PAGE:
For the second year running, KPMG cyber security professionals from 45 countries around the world led classroom sessions aimed at educating young students about the importance of cyber security and internet risk. The sessions were held during October, which is known as International Cyber Security Awareness Month.
“Our cyber security professionals from around the world have put the ‘fun’ in cyber security fundamentals for students,” said Akhilesh Tuteja, who Co-Leads KPMG’s Global Cyber Security practice, along with Greg Bell. “The cyber security lessons provided a real opportunity for young students to engage with individuals who have deep skills and knowledge about issues facing this generation.”
Given the tremendous success of the inaugural KPMG Cyber Day initiative held on a single day last October, this year KPMG expanded the program to make every Friday in October a KPMG Cyber Day. This enabled KPMG to reach even more students with cyber lessons developed by KPMG’s Global Cyber Security Practice.
“Global CEOs we’ve interviewed for our latest CEO Outlook, and those I speak with recognize the critical role they play in their businesses being cyber secure,” said Bill Thomas, Global Chairman, KPMG. “Cyber security can no longer simply be left to the IT department, smart businesses know every employee has to be digital now and alert to the dangers. We all play a role in helping to ensure the business leaders of tomorrow are cyber safe. That’s why I’m tremendously proud of the program our people have delivered in classrooms all around the world.”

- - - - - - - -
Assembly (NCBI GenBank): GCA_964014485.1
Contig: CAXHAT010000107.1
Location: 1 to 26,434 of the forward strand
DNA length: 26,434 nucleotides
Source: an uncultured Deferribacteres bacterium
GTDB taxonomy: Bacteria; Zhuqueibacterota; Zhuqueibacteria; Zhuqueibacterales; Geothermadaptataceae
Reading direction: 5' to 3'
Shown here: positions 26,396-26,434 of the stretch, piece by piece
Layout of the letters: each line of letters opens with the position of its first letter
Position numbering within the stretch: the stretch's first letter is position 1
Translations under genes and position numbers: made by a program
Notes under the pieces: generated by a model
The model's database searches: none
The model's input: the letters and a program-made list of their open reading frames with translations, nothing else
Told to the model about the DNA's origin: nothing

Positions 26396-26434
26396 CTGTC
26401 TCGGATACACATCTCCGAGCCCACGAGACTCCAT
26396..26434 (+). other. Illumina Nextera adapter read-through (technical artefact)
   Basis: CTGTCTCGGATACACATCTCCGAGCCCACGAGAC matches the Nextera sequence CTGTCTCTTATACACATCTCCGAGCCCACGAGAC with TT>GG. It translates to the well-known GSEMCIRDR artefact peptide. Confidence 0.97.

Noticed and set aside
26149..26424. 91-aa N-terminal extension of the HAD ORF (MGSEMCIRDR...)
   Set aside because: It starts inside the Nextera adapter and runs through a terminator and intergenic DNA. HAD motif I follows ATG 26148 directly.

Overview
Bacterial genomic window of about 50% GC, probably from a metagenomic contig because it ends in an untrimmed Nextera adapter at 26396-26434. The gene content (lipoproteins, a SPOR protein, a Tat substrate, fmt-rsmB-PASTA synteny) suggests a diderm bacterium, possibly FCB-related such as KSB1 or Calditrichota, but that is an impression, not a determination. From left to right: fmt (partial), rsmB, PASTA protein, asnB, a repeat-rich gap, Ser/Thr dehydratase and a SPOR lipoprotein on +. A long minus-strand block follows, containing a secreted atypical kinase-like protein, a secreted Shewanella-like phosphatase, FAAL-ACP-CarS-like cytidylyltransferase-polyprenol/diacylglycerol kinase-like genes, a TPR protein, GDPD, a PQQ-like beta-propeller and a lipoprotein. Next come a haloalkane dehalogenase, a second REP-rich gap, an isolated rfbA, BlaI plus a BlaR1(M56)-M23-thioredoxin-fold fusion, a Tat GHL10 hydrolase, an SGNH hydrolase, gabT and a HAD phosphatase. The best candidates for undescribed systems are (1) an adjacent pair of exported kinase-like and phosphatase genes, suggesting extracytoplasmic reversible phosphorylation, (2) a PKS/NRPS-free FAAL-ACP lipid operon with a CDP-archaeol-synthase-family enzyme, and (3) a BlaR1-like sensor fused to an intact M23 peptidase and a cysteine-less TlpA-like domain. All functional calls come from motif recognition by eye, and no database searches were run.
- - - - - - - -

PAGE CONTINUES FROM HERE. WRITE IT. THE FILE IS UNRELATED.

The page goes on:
In a digital age where many young people are logging long hours of screen-time, it is critical that government bodies, parents, teachers, organizations and industry experts all work together to arm them with the information they need to stay safe online and offline.
- According to the Children’s Internet Study, conducted by The Centre for Cyber Safety and Education, 40 percent of kids have connected or chatted with a stranger online; with 53 percent of those kids having revealed their phone number to a stranger.
- Alarmingly, the same study found that those admit to chatting with strangers online, 11 percent met with a stranger and 6 percent revealed their home address
“Our global approach to citizenship prioritizes Quality Education and Lifelong Learning in line with the Sustainable Development Goals,” said Lord Dr. Michael Hastings, Global Head of Corporate Citizenship, KPMG. “The more we do today to collectively advance the competence and knowledge of today’s youth on cyber security, the better we can prepare these future leaders to meet tomorrow's challenges and be part of the confident digital future.”
This year cyber security professionals from KPMG in Kazakhstan and Central Asia have also taken part in the initiative of KPMG International and held five cyber security workshops for about five hundred schoolchildren in Almaty and Astana.
“I’m very glad that our cyber security group has been able to participate in KPMG’s initiative to hold workshops at Kazakhstan schools. In this digital age, it is very important for teenagers to know about safe on-line behavior. The number of threats in cyberspace is constantly growing, so we need to improve the information literacy among children of all ages. During training sessions, schoolchildren confirmed that they use multiple network services, games, social networks and they actively posed questions on how to protect themselves against hacking, recognize fraud or transfer their data safely,” commented Elena Gerasimenko, Senior Consultant, IT Consulting, KPMG in Kazakhstan and Central Asia.
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